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How to Prevent Washing Machine Water Damage
Did you know that washing machine water leaks are one of the leading sources for water damage in the home? It’s true! Both high efficiency front loaders and top-load washers can leak or seep water and cause major headaches. The good news is there are things you can do to reduce the risk of water leaking from the washer.
Take a look at our tips to prevent water damage when doing the laundry — and don’t forget to unplug your washing machine or turn off the electricity powering it before attempting any repairs. Safety first!
Why Does Your Washing Machine Leak?
If water leaks during a wash cycle, clothing overload is often the problem. But you may need to check for worn out parts and pumps, too. And if water leaks during a drain cycle, there are other things to consider — like the hose clamps and damage that can occur to the machine during the spin cycle.
Over time, wear and tear on the parts and components of your washer can lead to internal problems that result in water leaks. Here are common reasons that cause your washing machine to leak:
The washing machine is overloaded. This is the most common reason that will cause a washing machine to leak water. Look at your user’s guide for load limits and verify you’re not putting too much laundry in.
Excessive suds can cause leaks. Too much detergent can lead to excessive suds which can find their way out of your machine and lead to water damage. Sometimes, water softeners can increase your detergent’s ability to produce suds.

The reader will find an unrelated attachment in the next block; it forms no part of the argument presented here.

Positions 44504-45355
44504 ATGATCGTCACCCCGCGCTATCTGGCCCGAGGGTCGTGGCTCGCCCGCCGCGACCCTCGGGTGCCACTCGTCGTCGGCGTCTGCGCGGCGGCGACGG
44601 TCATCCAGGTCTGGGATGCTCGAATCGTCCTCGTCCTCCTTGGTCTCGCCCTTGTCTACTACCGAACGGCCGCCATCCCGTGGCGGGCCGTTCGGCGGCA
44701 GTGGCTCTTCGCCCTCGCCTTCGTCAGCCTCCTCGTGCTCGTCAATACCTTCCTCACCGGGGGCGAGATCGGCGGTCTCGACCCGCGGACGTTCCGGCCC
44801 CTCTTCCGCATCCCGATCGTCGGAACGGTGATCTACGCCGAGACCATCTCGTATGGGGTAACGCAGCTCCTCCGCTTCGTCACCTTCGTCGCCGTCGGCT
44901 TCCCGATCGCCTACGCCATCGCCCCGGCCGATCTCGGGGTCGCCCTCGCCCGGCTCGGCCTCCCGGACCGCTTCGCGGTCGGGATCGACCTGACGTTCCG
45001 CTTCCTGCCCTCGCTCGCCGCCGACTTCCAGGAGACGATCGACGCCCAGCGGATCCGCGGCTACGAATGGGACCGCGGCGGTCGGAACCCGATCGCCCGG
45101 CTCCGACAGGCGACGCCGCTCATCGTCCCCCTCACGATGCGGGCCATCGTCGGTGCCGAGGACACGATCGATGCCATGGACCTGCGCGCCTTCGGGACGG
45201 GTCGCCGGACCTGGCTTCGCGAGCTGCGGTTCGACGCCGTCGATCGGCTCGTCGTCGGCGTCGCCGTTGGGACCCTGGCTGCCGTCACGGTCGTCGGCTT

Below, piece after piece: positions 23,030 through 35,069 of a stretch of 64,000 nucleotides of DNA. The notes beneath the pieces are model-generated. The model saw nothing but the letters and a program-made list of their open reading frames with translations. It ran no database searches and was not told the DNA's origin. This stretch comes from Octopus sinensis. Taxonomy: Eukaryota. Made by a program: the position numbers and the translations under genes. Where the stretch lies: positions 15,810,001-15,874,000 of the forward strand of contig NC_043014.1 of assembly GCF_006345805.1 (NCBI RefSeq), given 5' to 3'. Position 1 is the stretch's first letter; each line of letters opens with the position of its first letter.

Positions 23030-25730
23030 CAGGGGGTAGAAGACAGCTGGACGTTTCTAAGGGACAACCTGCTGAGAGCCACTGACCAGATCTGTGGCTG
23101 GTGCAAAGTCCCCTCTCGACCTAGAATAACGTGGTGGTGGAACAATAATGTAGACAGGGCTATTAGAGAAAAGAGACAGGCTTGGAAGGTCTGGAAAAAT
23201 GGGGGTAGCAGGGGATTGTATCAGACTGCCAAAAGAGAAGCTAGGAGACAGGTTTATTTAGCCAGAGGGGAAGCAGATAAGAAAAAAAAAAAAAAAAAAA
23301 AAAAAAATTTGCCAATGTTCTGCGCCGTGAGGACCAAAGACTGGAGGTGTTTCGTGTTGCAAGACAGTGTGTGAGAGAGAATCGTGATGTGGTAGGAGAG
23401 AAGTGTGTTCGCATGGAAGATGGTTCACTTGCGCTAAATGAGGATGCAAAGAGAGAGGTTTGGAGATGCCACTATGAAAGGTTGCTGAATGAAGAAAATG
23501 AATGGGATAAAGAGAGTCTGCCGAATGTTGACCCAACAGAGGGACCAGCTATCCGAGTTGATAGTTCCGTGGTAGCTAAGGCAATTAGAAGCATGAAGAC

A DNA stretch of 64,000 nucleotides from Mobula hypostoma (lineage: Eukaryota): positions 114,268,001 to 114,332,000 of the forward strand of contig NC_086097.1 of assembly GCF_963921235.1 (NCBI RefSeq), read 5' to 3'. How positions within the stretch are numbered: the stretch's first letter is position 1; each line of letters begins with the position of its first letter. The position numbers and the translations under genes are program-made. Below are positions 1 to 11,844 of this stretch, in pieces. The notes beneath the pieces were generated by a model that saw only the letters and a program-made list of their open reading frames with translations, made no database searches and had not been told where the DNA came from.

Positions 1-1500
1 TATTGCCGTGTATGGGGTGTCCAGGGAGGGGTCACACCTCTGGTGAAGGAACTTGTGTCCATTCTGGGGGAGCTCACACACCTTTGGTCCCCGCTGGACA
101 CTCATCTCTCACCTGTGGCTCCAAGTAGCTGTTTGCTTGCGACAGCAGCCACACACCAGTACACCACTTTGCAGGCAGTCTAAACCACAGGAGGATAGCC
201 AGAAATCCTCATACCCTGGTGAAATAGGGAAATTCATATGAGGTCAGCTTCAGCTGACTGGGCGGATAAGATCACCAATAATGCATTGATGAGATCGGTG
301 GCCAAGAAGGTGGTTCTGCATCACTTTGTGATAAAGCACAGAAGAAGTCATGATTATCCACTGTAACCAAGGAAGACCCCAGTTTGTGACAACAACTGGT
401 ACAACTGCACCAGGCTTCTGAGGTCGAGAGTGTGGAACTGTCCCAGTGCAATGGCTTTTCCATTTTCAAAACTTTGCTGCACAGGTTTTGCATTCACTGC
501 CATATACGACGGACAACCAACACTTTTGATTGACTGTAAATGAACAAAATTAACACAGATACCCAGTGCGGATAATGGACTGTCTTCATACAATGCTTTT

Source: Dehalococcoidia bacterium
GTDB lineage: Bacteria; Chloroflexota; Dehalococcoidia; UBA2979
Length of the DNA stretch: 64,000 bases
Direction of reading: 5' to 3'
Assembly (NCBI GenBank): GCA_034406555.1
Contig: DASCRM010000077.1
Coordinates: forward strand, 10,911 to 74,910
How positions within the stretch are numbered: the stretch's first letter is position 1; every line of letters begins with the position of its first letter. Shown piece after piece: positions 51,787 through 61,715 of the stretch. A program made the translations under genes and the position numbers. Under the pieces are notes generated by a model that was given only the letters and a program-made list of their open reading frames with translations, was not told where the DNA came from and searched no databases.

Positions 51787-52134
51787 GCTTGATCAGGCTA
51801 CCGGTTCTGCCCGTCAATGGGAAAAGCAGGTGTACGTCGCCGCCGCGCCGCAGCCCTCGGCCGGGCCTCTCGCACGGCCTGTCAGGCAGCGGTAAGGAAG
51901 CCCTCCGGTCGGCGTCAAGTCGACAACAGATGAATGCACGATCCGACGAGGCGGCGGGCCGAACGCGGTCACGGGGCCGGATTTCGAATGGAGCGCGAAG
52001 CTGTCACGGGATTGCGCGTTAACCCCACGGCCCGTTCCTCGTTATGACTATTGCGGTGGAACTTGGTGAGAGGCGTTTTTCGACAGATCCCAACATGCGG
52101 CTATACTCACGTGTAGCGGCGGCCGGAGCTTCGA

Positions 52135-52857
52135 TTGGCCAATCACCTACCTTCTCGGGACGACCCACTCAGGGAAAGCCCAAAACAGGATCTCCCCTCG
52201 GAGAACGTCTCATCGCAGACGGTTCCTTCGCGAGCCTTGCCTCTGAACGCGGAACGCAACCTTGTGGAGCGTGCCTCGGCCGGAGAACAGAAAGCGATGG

Worn out hose gaskets can leak. If your washing machine is old, or if you relocated it and used the same hoses, the gaskets in those hoses can become brittle over time and leak.
Try running a quick cycle with no clothes and no detergent. If you don’t find any leaking, your machine was likely overloaded or you’re using too much detergent.
Why Does the Washer Leak Only Sometimes?
Track down the leak based on when it occurs and you may be able to solve the problem yourself. Look in your user’s guide for details on how to access, troubleshoot and replace the parts reviewed below. Remember, you can always call a professional if you feel uncomfortable taking on the job yourself.
For leaks that happen during the fill cycle:
There’s a problem with the air-gap device. This gadget stops water from back-flowing into your home’s water supply and can crack and leak.
The hot or cold water fill hoses to the machine are leaking. Be sure that the hoses are connected tightly at both sides of the incoming water lines. They’ll likely need replacement after a few years because those worn out hose gaskets can crack, and leak.
The incoming water tube is damaged. Once water’s inside the washing machine, it’s routed through the air-gap device or the inlet spout by an internal tube that can crack and leak.
The inlet spout is damaged. Significant amounts of water can leak out of the machine if the inlet spout is damaged or breaks free from its mount.
For leaks that happen during the drain and spin cycle:
The main drain hose is blocked or leaking. Inspect the hose that sends water into the tub or receiving area. Look at the hose’s connection from the back of the washing machine and be sure it’s properly secured. Check for a clogged drain hose by disconnecting it and running a long wire through it.
Your utility sink is cracked or its pipes are leaking. Check for punctures, cracks or leaks near the gooseneck pipes below. If you find rust or corrosion, that can also mean trouble.
For leaks that happen most of the time:
The main tub seal is faulty. This is the primary water seal between your washing machine’s outer tub and the transmission that turns the tub. Sometimes, the main seal can leak directly under the tub.
The water pump may be broken. The water pump or drain pump pushes the water from the machine’s internal tub, out. Be sure the drain hose connected to the pump is secure by looking for signs of a loose hose clamp.